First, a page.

After Backpage: Cash-Strapped Sex Workers Take Care of Their Own
The popular classified site shuttered many sex workers' main source for work
Last month, Jane Woolf, a 35-year-old sex worker based in Western Massachusetts, was down to 41 cents in her bank account, relying on an upcoming appointment to make ends meet. Then her client, who she calls an “absent-minded old man,” canceled because he’d lost his wallet.
Normally, one cancellation wouldn’t have been a huge setback. Woolf would have simply met another client through one of her classified ads on Backpage.com. But the site had just shut down its adult services section under government pressure, eliminating the nation’s most bustling online marketplace for sex work — and cutting Woolf off from her most reliable source of clients.
Frustrated, Woolf took to a private Facebook group for sex workers and ranted about her current predicament. Soon, she learned that many of her peers were in a similarly dire situation. But that didn’t stop them from becoming her lifeline. Woolf was messaged by Molly, who co-organizes the Sex Workers’ Mutual Care Collective, which fundraises for sex workers in need. Molly asked for Woolf’s account details on a payment processing app — which Molly asked Vocativ not to identify — and, before she knew it, $100 was deposited into her account. “Often, unfortunately, the poor among us are trying to help the even poorer among us,” Woolf said.
Woolf, who was initially hesitant to accept the money from Molly, also received a donation from a couple of financially stable sex workers who knew that she was suffering. “I would receive one-hundred bucks, and I would split it with another Backpage affected sex worker,” she said. The outpouring of support has come from around the globe: Woolf even received funds from sex workers in Australia asking if she knew anyone who could use the money.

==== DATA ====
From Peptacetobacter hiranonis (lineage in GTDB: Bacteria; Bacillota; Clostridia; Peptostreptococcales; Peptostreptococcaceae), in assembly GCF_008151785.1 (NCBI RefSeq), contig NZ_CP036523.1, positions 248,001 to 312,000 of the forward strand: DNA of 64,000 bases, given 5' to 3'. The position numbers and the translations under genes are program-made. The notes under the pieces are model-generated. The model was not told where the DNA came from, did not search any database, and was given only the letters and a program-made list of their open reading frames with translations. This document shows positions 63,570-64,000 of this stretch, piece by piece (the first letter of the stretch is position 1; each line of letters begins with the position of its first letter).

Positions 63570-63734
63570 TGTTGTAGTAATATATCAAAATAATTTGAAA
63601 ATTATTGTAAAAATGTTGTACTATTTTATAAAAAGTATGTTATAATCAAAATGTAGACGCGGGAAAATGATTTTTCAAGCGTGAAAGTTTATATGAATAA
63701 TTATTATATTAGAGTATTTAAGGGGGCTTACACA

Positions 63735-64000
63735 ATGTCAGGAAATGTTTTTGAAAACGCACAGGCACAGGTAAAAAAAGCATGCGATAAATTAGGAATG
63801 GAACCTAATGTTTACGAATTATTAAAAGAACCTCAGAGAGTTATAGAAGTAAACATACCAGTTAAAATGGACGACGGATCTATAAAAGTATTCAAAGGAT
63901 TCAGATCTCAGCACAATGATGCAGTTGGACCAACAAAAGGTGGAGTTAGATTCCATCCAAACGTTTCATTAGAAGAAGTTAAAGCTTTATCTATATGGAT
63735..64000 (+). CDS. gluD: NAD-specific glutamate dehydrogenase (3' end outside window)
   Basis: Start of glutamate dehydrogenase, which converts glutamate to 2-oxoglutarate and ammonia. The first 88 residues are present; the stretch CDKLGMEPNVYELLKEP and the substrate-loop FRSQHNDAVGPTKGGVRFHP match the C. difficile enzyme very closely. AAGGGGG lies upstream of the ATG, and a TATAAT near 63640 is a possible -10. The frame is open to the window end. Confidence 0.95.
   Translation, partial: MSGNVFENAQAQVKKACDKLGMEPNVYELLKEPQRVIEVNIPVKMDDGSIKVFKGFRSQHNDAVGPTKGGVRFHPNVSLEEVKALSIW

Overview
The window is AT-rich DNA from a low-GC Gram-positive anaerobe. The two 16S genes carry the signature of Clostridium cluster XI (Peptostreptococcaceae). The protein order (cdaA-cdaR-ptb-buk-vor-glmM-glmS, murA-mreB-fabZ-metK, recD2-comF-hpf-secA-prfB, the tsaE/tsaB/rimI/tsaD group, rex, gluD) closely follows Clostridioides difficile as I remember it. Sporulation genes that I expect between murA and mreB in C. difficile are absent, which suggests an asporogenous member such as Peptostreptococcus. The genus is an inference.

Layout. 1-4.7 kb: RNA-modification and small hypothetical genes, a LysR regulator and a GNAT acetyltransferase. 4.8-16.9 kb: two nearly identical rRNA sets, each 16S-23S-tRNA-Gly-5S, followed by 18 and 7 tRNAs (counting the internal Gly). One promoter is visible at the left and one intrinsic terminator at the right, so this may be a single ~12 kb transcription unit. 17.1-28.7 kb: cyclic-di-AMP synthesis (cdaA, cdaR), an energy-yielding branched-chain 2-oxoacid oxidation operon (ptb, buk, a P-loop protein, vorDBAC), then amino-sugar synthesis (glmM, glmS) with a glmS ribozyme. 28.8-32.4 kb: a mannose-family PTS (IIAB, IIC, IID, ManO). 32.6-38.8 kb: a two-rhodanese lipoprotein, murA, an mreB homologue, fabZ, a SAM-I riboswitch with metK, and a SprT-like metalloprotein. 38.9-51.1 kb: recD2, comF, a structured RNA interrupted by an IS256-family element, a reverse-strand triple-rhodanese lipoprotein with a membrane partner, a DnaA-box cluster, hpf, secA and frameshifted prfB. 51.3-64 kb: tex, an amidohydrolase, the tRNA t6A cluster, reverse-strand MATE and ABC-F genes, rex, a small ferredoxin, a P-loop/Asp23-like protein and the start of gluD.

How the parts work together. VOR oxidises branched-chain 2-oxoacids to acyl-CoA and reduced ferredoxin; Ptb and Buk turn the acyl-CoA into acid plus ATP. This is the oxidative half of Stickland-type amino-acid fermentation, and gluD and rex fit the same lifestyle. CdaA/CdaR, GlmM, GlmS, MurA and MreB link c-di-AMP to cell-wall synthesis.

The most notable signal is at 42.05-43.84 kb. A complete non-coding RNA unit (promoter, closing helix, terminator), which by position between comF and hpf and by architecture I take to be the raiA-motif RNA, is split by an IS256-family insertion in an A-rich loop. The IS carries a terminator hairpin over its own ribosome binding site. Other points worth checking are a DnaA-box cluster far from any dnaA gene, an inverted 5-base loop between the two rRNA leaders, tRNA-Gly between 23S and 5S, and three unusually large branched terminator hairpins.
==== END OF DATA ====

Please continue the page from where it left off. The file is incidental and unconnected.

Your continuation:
Woolf’s experience is just one example of how sex workers have raised and donated funds to help each other after the financially devastating Backpage shutdown, according to interviews with several sex workers.
So far, the Sex Workers’ Mutual Care Collective has helped dozens of other sex workers in the wake of the Backpage closure. The group was formed a few months back to support sex workers in need more generally, but those reeling from the loss of Backpage soon became the priority. Since mid-January, Molly said she has raised around $1,500 — a small sum, given the number of recipients, but every bit helps when your bank account is teetering close to zero.
Before last month’s shutdown, Backpage had become the go-to resource for sex workers and clients alike, thanks to the site’s comprehensive nationwide reach and the small fee charged to post in the adult section. Several other sites provide classified-style adult ads, but most charge more, cater to a narrower client-base, and are popular only in certain major metropolitan areas. “Backpage was the only nationwide advertising platform for lower- and middle-end escorts,” Woolf said. “A lot of them are really designed for higher-end escorts.”
As the social justice group Sex Workers Outreach Project said in a statement, the Backpage closure removed “a unique, low-cost and low-barrier way for some of the most marginalized individuals in the adult industry who otherwise might have relied on a third-party or riskier street-based sex work to earn a living.”